Canada will not necessarily follow the lead of the United States should it decide to list polar bears as a threatened species, federal Environment Minister John Baird said.
"The U.S. government will make their own decisions, just as in Canada we'll make our own decisions," Baird told reporters in Iqaluit on Friday.
The U.S. Fish and Wildlife Service had until Saturday to declare whether it will list the bears as a threatened species under its Endangered Species Act. That decision is now expected sometime in the next week or two.
Listing polar bears as threatened would require U.S. federal agencies to make sure anything they do not jeopardize the bears or the Arctic sea ice where they live. That could include oil and gas exploration, commercial shipping or even releases of pollution that might affect climate.
Scientists have said it would be difficult for Canada to justify not giving polar bears a similar designation if the U.S. does so.
Regardless of how Canada responds to a "threatened" listing in the United States, such a decision would affect people in Canada's North — especially in Nunavut, where Inuit hunters profit from U.S. hunters coming north for trophy hunts.
The Nunavut and Northwest Territories governments have lobbied U.S. officials against the proposal.
"We 'll continue to work with our national government in trying to make sure that we impress upon the U.S government that, 'Look, we're trying to tackle climate change but this is a misguided effort to manage our environment,'" Nunavut Premier Paul Okalik said.
Nunavut is home to over half of the Earth's polar bear population, Okalik said. Of the 11 polar bear populations in the territory, all but one have healthy numbers, he added.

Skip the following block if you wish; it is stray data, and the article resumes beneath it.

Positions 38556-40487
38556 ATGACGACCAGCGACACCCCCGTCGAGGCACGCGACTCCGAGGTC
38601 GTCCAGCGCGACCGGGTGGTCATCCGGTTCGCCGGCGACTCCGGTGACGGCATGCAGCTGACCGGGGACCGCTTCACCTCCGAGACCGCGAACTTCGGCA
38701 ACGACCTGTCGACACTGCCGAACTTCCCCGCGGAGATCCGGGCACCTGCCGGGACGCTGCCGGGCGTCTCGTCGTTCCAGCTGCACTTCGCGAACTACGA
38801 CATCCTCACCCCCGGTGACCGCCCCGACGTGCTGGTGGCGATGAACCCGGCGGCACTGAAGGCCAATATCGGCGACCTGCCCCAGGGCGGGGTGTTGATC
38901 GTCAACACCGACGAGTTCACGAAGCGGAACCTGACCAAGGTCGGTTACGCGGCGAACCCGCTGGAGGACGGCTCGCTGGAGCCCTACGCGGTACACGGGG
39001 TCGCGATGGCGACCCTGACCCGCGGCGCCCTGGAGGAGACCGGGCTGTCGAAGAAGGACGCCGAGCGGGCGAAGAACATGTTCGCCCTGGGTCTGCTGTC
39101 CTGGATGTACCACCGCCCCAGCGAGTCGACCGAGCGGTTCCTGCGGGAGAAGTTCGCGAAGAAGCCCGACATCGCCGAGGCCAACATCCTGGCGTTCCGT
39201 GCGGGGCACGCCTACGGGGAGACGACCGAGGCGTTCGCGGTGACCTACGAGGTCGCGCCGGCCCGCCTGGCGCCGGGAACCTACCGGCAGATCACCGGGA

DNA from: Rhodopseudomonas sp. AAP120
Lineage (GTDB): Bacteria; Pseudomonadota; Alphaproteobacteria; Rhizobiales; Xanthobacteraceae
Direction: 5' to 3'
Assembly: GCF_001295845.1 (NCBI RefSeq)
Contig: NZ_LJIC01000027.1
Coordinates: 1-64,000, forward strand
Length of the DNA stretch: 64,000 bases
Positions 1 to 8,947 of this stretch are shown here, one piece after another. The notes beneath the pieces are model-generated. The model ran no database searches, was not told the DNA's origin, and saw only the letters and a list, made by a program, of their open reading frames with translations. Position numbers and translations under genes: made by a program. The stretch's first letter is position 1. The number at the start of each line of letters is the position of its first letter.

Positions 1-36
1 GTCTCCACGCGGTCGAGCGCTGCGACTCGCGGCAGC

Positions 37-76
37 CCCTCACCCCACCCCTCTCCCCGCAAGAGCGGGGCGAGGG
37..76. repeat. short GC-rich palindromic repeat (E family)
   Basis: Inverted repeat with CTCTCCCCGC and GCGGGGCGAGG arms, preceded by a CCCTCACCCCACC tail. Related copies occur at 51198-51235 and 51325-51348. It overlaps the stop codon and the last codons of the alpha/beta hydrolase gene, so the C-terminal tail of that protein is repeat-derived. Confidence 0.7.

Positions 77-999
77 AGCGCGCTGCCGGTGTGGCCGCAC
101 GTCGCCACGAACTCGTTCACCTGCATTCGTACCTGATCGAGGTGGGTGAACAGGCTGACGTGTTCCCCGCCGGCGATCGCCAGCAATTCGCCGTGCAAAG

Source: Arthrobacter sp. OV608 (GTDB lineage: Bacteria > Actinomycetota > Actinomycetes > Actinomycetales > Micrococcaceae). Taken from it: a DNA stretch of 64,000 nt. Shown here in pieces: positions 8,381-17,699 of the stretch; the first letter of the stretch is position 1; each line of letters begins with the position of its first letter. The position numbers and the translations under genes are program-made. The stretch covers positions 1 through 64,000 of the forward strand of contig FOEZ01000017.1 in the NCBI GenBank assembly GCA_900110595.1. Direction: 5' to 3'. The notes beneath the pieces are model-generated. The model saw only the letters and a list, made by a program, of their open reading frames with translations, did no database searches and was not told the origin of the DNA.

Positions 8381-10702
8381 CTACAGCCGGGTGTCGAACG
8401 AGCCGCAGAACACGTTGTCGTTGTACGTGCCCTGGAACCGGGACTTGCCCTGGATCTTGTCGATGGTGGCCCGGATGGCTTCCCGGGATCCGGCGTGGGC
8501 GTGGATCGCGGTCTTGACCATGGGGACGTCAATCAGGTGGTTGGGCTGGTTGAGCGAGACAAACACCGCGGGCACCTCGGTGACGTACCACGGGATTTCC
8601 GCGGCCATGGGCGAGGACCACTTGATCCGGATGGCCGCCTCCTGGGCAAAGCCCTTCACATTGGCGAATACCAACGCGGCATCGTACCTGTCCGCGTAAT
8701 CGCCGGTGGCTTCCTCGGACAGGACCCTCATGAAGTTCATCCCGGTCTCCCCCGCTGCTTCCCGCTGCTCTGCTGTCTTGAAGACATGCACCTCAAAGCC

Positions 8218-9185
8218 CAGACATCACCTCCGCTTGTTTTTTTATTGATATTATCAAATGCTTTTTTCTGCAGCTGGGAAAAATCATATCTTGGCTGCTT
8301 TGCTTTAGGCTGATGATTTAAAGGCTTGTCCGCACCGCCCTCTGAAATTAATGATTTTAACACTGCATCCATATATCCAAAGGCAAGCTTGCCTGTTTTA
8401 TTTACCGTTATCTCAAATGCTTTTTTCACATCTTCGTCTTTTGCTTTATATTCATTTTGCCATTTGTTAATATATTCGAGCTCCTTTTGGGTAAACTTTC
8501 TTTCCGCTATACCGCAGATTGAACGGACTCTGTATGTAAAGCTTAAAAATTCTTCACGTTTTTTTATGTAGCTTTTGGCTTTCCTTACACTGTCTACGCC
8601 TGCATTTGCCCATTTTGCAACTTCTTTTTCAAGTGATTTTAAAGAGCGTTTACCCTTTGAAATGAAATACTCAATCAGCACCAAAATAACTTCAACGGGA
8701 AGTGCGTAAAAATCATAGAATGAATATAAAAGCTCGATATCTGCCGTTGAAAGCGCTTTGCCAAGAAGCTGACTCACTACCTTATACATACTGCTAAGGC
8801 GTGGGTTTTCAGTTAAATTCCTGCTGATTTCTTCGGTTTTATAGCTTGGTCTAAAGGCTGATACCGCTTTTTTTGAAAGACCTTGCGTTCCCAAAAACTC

Last week, Manitoba put the polar bears on its own threatened species list. That will allow the provincial government to restrict development on the bears' habitat on Crown and privately owned land along Manitoba's Hudson Bay coastline.
The federal committee that evaluates Canadian species had wanted to list polar bears as a species of special concern. However, that has not happened to date. The committee's next report is expected to come in April.
Baird plans to evaluate research
Baird said he plans to look at scientific research on polar bears, as well as consult with Inuit, before making any decision.
While in Iqaluit, Baird held a three-hour roundtable discussion on adapting to climate change with representatives from Nunavut, the Northwest Territories and the Yukon.
Baird said his main goal was to listen to the concerns of northerners on climate change.
"I'm often asked, 'Are we doing enough?' When you're dealing with a problem the size and the scope of climate change we're never doing enough," he said.
"We've got to constantly reach out to do more and to work constructively at an international level with other countries and other organizations, whether it's industry, whether it's environmental groups, health groups, Inuit or other First Nations people."